Friday, December 26, 2014

2015....Just Keep On Running

"It takes all the running you can do, to keep in the same place. If you want to get somewhere else, you must run at least twice as fast as that!”
-The Red Queen (Alice in Wonderland, Lewis Carroll)

Time to revisit my predictions for 2014. How did I do? And what lies ahead in 2015?

Here are the 2014 predictions (published December 26, 2013) and my official grades.

Prediction Number 1:
This one is a layup…Tiger Woods does not win a major.

Result: Nailed it. A+

Prediction Number 2:
Denver and Seattle meet in the Super Bowl. Weather plays a major factor in the game in favor of Seattle, but Peyton Manning throws a game-winning touchdown pass in the final seconds.

Result: Denver and Seattle did meet up in the Super Bowl, but it was one-sided in favor of Seattle. C grade at best.

Prediction Number 3:
The Administration will keep moving the goalposts on Obamacare and the costs of the program will become unsustainable. Our healthcare system will get a lot worse, so you better take care of yourself.

Result: Depends on who you believe, but from what I see costs are going up and few are pleased with the program. I’d give myself a B+ on this one.

Prediction Number 4:
We’ll make significant progress on immigration reform. It’s a mid-term election year and this is an issue that politicians from both sides can get behind. And with an improving economy the business community needs workers.

Result: Our politicians are even dumber than I thought they were (and I think they are pretty dumb). Really nothing happened this year but a lot of rhetoric, as usual. This one feels like an F.

Prediction Number 5:
The unemployment rate drops below 6.5%. The economy is improving and long-term unemployment benefits are drying up. GDP growth will be in the 2.5-2.7% range in 2014.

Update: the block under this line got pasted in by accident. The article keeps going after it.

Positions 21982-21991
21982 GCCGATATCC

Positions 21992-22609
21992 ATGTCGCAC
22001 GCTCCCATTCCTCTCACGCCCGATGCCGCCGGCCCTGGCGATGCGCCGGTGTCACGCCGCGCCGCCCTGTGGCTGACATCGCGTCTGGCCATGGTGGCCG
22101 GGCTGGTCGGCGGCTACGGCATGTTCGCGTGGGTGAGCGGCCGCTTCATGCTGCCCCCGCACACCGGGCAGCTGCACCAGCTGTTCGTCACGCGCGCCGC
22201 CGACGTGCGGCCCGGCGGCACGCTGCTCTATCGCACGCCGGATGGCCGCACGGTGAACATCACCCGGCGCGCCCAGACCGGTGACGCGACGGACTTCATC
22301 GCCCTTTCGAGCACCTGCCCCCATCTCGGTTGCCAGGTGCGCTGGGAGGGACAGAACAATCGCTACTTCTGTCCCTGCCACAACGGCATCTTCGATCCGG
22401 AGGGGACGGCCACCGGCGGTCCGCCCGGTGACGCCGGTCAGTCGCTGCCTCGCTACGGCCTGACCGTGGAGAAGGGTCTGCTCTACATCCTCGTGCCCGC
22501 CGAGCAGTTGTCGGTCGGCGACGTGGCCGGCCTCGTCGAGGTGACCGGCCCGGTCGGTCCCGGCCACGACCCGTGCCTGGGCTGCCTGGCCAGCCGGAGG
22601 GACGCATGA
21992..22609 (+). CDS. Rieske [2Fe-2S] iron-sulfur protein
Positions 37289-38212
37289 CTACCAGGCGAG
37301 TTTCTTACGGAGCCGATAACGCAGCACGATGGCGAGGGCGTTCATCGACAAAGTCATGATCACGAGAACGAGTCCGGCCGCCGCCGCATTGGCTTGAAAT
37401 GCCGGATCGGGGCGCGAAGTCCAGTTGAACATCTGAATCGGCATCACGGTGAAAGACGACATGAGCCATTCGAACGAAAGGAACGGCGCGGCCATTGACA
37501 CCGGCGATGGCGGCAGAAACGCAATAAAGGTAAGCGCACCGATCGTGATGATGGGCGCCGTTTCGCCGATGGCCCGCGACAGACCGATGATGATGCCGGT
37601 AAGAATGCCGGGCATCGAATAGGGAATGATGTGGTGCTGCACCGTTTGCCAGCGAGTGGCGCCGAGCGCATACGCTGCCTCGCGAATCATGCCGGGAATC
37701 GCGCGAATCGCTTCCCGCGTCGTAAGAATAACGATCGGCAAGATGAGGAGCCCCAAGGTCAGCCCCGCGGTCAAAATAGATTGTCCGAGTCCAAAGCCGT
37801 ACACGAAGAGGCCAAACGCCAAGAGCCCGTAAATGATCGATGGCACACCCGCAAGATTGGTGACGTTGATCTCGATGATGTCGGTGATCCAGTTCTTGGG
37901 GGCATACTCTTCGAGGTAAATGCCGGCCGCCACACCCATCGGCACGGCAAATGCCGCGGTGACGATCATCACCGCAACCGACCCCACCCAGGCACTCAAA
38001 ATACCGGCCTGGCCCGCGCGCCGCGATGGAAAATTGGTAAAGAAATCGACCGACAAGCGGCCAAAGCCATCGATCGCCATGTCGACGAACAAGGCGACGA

Result: Solid on the unemployment and the economy did even better than expected. Grade A-

Prediction Number 6:
Anyone born after 1980 will cease using the words “twerking” or “swagger”.

Result: Twerking seems to have run its course. Still some swagger hanging on in football. B+

Prediction Number 7:
Matthew McConaughey will win the Oscar for Best Actor for his role in Dallas Buyers Club.

Result: Well alright, alright, alright....A+

Prediction Number 8:
St. Louis Cardinals win the World Series.

Result: Cards didn’t make it. F

Prediction Number 9:
Another year will pass with no significant movement toward addressing our federal deficit problem. The stock market will peak in Q3 and begin a downward slide into 2015.

Result: Correct on the federal deficit. Missed the stock market peak. It’s still rolling. C+

Prediction Number 10:
Hope I’m wrong, but something really bad is going to happen during the Winter Olympics.

Result: Glad that I missed this one. Grade F


Predictions for 2015

Prediction Number 1:
Green Bay and New England meet up in the Super Bowl. I’ll be rooting for the Packers, but they will end up losing to the Pats.

Prediction Number 2:
The Los Angeles Dodgers and Detroit Tigers go to the World Series. Dodgers win in six.

Prediction Number 3:
I'm going out on limb here and predicting that oil prices do not drop below $50 barrel. We'll find out soon enough if I'm right. And I do not see it going above $70 in 2015.

Prediction Number 4: